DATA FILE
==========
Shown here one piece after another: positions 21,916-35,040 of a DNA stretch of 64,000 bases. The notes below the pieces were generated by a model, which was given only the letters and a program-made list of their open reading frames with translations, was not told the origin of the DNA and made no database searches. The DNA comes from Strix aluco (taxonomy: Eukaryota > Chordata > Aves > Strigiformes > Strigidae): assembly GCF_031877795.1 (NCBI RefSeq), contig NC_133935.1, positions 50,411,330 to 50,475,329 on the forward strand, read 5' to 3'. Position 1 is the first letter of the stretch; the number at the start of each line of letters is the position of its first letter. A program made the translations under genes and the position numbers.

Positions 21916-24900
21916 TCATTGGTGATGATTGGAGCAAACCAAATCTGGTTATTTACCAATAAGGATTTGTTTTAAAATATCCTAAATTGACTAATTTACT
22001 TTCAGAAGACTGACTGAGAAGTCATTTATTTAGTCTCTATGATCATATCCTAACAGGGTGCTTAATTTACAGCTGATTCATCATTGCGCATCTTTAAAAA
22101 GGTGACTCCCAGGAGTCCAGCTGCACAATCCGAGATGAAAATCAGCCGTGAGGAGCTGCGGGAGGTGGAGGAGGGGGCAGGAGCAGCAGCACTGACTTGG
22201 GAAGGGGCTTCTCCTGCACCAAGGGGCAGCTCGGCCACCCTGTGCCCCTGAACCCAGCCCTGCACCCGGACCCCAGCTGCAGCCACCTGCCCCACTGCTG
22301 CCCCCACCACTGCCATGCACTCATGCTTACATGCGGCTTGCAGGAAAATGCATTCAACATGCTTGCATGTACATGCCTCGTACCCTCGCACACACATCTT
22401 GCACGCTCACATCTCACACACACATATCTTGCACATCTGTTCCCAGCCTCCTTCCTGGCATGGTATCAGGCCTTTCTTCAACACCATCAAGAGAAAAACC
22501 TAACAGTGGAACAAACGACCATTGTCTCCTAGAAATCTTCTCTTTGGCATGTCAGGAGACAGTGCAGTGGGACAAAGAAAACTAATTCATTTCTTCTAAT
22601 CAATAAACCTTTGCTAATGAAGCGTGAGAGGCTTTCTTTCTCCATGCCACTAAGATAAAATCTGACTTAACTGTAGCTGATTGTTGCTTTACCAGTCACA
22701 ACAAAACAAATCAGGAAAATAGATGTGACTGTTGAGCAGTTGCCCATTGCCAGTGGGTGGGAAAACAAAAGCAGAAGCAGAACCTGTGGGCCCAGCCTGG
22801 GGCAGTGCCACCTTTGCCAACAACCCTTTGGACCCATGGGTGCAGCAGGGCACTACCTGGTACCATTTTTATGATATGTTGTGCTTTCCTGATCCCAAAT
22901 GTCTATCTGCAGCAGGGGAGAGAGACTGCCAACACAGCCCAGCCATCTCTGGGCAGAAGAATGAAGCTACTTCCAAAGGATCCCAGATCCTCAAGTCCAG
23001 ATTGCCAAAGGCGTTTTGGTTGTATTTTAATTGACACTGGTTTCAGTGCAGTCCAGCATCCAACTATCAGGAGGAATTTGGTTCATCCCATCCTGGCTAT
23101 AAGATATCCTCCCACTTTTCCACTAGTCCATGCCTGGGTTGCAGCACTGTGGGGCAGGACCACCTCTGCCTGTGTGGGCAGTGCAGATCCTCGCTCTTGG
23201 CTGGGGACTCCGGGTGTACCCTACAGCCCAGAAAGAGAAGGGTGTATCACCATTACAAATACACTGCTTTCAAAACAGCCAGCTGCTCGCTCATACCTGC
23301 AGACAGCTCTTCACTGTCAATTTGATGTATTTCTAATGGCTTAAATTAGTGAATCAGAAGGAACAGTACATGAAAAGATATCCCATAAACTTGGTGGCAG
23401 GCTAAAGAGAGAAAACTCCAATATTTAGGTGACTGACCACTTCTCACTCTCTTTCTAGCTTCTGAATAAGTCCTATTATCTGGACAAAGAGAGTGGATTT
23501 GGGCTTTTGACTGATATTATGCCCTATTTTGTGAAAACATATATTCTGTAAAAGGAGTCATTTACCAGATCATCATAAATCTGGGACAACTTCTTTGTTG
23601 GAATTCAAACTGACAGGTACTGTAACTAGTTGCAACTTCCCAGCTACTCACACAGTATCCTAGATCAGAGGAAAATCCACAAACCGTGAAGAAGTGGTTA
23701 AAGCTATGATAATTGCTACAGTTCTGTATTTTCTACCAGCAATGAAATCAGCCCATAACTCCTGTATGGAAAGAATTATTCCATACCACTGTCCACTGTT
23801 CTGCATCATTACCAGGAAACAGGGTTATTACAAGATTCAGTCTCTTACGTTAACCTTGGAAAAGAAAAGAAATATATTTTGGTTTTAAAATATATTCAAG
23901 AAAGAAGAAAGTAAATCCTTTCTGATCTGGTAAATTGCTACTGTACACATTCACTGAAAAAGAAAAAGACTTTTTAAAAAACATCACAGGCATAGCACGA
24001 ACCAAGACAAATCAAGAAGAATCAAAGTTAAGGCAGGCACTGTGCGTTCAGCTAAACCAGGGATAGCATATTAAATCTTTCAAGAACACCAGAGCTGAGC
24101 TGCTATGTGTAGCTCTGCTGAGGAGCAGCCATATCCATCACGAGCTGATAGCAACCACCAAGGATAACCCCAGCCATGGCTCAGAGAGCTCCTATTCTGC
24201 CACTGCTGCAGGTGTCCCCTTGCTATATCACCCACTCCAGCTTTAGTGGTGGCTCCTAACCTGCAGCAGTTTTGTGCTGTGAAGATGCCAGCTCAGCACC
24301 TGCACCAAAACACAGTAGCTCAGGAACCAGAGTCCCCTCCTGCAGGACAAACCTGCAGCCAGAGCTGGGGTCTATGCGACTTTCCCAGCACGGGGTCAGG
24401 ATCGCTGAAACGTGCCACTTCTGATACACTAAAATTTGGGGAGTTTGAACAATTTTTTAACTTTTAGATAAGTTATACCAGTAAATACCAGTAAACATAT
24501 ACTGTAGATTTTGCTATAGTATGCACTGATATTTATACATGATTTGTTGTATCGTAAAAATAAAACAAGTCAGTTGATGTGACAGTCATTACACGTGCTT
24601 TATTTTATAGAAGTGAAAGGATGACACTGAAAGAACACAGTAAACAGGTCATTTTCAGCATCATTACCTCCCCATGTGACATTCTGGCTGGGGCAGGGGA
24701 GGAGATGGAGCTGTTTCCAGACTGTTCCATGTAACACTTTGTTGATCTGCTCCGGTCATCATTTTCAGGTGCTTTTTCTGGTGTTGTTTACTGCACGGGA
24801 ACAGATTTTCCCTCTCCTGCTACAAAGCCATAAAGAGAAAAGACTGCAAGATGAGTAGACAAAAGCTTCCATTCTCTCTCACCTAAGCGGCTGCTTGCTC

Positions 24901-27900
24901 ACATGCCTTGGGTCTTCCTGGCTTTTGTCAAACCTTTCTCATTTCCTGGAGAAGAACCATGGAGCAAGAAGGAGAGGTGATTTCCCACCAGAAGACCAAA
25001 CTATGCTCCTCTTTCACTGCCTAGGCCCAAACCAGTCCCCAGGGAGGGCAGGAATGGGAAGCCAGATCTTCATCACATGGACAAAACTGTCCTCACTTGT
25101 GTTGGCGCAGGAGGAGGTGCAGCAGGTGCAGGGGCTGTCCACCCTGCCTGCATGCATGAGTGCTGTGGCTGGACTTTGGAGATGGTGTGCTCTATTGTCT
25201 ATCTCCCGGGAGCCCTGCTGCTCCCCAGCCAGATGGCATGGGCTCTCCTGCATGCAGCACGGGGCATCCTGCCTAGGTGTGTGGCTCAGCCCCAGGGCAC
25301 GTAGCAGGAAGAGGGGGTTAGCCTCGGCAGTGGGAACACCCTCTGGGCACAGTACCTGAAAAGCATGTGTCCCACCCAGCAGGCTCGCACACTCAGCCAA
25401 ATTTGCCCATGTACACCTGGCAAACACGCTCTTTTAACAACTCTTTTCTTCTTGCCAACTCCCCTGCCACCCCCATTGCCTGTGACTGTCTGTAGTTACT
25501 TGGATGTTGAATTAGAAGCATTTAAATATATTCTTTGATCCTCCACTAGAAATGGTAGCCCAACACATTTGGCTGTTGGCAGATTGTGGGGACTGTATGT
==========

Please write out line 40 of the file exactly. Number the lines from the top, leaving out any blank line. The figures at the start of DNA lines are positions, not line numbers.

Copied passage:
25501 TGGATGTTGAATTAGAAGCATTTAAATATATTCTTTGATCCTCCACTAGAAATGGTAGCCCAACACATTTGGCTGTTGGCAGATTGTGGGGACTGTATGT